Vegan Spicy Korean “Pork” (Jeyuk Bokkeum 제육볶음 or Dwaeji Bulgogi 돼지불고기)
5 from 8 votes
This Vegan Korean Spicy Korean “Pork” (Jeyuk Bokkeum 제육볶음 or Dwaeji Bulgogi 돼지불고기) is marinated in a delicious gochujang-based sauce with sweetness from freshly grated apple or Asian pear, ginger, garlic, and an extra kick of spice from gochugaru or Korean chili pepper flakes.
You can watch the video below or see the photos above to see a step-by-step on how this dish is cooked.
Rehydrating the soy/plant-based meat: Rehydrate the pieces by placing these in a heat proof bowl and soaking in boiling hot water until doubled or even tripled in size. You can also rehydrate the soy pieces overnight. I simply place these in a container and add room temperature water to soak the chunks in.
Squeeze out the liquid from each piece. If your soy pieces are the type that are in larger pieces, you can break these apart into small pieces/strips.
Meanwhile, prepare the sauce by mixing everything together. Feel free to adjust to your taste.
Mix the rehydrated soy chunks/protein into the sauce. Coat the pieces well. Leave to marinate for at least 10 minutes. You can even refrigerate this and leave to marinate overnight or longer until ready to cook.
Heat a large skillet, cast iron pan, stove-top griddle or non-stick pan over medium high heat. Once hot, add in some oil. Stir-fry the onion and carrot over med high heat for 3-4 minutes until lightly browned and the carrots are tender.
Add in the spicy “pork” and cook down over med high heat for 4-5 minutes or until lightly brown and the pieces have absorbed the sauce. If you’re using a cast iron pan or griddle, keep an eye out and make sure to move the pieces around to make sure to evenly brown them and get a slight char, but be careful not to leave these to burn since the sauce has sugars that can easily burn.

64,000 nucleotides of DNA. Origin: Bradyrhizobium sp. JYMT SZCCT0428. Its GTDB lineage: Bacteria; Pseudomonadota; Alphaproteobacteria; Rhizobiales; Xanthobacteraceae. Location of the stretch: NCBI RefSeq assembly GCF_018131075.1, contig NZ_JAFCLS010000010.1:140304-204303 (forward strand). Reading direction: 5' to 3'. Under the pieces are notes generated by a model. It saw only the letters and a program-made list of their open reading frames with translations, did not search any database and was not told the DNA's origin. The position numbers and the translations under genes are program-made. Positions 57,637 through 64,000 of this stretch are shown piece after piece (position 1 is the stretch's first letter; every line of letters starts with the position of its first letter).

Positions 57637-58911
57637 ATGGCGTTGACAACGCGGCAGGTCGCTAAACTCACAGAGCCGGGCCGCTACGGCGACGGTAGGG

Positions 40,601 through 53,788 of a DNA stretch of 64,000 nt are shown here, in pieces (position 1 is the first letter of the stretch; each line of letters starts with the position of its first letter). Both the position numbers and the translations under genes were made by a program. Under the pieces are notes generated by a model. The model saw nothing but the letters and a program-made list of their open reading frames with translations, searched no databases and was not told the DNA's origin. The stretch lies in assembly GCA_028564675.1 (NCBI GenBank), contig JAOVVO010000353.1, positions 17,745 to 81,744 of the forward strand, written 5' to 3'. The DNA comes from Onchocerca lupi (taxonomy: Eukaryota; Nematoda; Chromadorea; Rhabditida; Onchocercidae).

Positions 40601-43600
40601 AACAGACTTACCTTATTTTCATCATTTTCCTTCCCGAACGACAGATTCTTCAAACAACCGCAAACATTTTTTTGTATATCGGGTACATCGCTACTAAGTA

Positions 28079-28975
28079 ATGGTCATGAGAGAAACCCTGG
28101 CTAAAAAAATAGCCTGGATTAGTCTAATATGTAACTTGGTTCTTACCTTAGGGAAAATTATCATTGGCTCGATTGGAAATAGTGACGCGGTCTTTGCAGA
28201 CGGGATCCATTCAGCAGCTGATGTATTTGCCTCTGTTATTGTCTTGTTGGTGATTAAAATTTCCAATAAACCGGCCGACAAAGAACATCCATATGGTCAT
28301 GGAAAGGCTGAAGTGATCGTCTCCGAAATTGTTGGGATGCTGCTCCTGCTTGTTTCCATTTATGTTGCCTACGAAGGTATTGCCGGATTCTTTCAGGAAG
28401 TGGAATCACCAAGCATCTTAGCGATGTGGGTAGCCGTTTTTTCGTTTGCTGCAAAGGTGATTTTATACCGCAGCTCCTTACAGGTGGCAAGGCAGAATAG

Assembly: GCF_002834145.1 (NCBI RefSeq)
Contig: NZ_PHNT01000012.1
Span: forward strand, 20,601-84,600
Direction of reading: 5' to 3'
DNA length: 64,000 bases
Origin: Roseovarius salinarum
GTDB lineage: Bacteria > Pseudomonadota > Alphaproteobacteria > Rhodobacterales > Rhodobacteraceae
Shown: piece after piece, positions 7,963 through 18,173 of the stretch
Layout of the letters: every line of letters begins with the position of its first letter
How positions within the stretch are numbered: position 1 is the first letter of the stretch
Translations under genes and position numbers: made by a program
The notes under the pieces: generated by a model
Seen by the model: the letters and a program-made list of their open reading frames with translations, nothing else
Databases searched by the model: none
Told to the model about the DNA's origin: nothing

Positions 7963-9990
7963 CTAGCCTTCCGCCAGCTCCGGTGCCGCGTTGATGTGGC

You can add the cabbage and green onions halfway through cooking. I like to add the cabbage at the latter part of cooking to keep these crisp and not overcooked.
Serve your spicy pork with some rice, banchan (Korean side dishes) of choice, and some lettuce.You can wrap your spicy "pork" in the lettuce with some banchan, and even some rice. Stuff the wrapped lettuce in your mouth and enjoy!
DRY SOY STRIPS/OTHER ALTERNATIVES
Here’s the exact flat TVP/soy meat I used! PS. Link is not an affiliate link. I purchased these from Shopee and can be shipped in the Philippines.For my US-based friends, here are similar meat substitutes that you can find on Amazon: (these are affiliate links)
I use Asian pear for beef bulgogi, but for Spicy Pork Bulgogi, I prefer to use grated apple, since it has a sweeter note with a but of acidity to it. Which is better? If you have a fuji apple, go for the apple. If not, then grated Asian pear would do.
GOCHUJANG AND GOCHUGARU
If you love spice, the more gochugaru (red pepper powder/flakes), the better (well at least for me because I love spice).
You can also skip the gochugaru if you’re okay with the heat from the gochujang (chili paste).
If you want more heat but don't have gochugaru, you can add more gochujang (paste).
If using rice cakes, you can stir-fry these along with the onions and carrot. I also recommend to double the sauce recipe if adding in rice cakes so you can get it nice and coated too!